The average contract interest rate for 15-year fixed-rate mortgages decreased to 3.55 percent from 3.56 percent, with points remaining unchanged from 0.26 (including the origination fee) for 80 percent LTV loans.  The effective rate decreased from last week.


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For $2M, Buy an Uncompromising Bastion of ’80s Terribleness | Mt Kisco Real Estate

The brokerbabble for this slice of L.A. county real estate calls the structure a “custom neoclassical estate,” but one peek at the listing photos reveals it’s much more likely to be, say, the set of an L.A.-based Wolf of Wall Street and American Psycho crossover. The listing text touts the 4,444-square-foot house’s “historical statues and carvings,” but that’s just scuffing the surface. The foyer is a shiny marbled expanse with no less than 12 white columns and a sculptural centerpiece of one Greco-Roman figure or another. (Mercury? Hard to tell.) There’s also an art gallery, several million-pound crystal chandeliers, bedrooms double dipped in ’70s-ish patterns, and, in the stunning prose of Curbed LA, “four glittery-disco baths.” The six-bedroom listed and re-listed a lot in the last decade (at one time asking as much as $9M!) though now it could all be yours for just $1.995M.



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National Weather Service: Mount Kisco’s Winter Won’t Be So Bad | Mt Kisco Real Estate

Despite several reports of doom and gloom about the upcoming winter, the National Weather Service is forecasting average temperatures and average precipitation for the season.

The National Weather Service is forecasting roughly average temperatures for much of the country with the exception of below average temperatures in southwest Texas and above average highs in the northern great plains and Pacific Northwest.

Precipitation estimates are expected to be around the typical norm as well in the Northeast.

The National Weather Service has also said that predicting long-range weather is far from an exact science. While prevailing weather patterns like El Nino do have an impact on weather trends, the week-to-week shifts play a much larger role and thus make long-range forecasting little more than guess work.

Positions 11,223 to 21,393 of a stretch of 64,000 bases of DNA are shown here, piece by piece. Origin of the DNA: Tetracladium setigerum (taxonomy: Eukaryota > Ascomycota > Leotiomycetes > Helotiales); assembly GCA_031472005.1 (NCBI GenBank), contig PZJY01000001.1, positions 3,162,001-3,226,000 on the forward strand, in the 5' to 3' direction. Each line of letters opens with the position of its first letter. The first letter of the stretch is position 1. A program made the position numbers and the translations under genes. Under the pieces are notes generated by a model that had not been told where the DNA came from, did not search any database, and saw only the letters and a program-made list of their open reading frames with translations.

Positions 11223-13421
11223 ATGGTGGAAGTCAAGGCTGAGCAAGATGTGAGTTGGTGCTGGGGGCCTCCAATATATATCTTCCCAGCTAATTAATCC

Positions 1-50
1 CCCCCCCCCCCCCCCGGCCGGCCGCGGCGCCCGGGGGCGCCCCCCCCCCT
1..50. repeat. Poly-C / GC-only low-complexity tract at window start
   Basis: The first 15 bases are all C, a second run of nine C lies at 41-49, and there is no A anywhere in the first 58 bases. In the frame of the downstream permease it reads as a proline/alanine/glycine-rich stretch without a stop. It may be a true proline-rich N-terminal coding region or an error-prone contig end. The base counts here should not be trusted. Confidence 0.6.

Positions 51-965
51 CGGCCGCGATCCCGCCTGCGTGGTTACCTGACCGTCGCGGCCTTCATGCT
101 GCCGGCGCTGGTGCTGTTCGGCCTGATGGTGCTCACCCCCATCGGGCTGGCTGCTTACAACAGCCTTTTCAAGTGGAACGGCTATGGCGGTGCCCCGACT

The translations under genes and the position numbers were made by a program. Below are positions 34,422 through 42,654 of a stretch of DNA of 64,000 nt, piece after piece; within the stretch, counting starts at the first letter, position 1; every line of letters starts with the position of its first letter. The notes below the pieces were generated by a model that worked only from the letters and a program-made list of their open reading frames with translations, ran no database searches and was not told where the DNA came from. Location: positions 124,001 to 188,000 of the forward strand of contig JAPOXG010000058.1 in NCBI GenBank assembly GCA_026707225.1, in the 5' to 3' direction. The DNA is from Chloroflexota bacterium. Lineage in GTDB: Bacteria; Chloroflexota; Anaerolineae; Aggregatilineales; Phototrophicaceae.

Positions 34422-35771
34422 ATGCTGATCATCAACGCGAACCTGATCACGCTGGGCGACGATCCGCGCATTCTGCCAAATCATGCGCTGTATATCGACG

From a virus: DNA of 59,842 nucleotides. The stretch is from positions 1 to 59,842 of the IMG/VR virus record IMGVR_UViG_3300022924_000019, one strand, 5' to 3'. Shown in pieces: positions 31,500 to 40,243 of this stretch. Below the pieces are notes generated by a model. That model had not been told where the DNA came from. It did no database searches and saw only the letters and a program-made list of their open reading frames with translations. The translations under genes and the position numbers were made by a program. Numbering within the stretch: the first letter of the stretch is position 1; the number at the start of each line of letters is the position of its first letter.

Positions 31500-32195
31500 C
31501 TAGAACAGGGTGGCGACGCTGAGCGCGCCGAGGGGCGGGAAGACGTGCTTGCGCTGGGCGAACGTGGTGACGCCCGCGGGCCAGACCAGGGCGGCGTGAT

The National Weather Service, does, however, remind residents to be prepared when the snow starts to fall. This is, after all, still the Northeast.


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10 things your landlord won’t tell you | Mt Kisco Real Estate


1. Your real landlord might be Wall Street

The bursting of the housing bubble, and the recession that came with it, have led more Americans to rent rather than own their homes. In the first quarter of this year, 64.8% of American families owned the homes they lived in, the lowest level since 1995—and far from the peak of nearly 69% of households in 2006.

Fewer owners means growing tenant demand for rental property, and that has allowed landlords to raise prices. Apartment rents in the U.S. rose at the fastest pace this year since the Great Recession, according to the property research company Axiometrics, as April occupancy rates reached 94.8%. And for many Americans, the rent is too damn high, at an average of 30% of monthly household income—the highest in 30 years, up from an average of around 25% from 1985 to 2000, according to data from Zillow Z, +0.51%

The housing bubble and its aftermath also created an opportunity for Wall Street, as investment firms used the opportunity to snap up cheap foreclosed homes and build rental empires. Private-equity firms, hedge funds and other institutional investors accounted for nearly 6.5% of single-family home purchases in 2012, according to a recent research note from the Federal Reserve, up from less than 1% in 2004. Read: Apartment rent hikes are slowing — finally.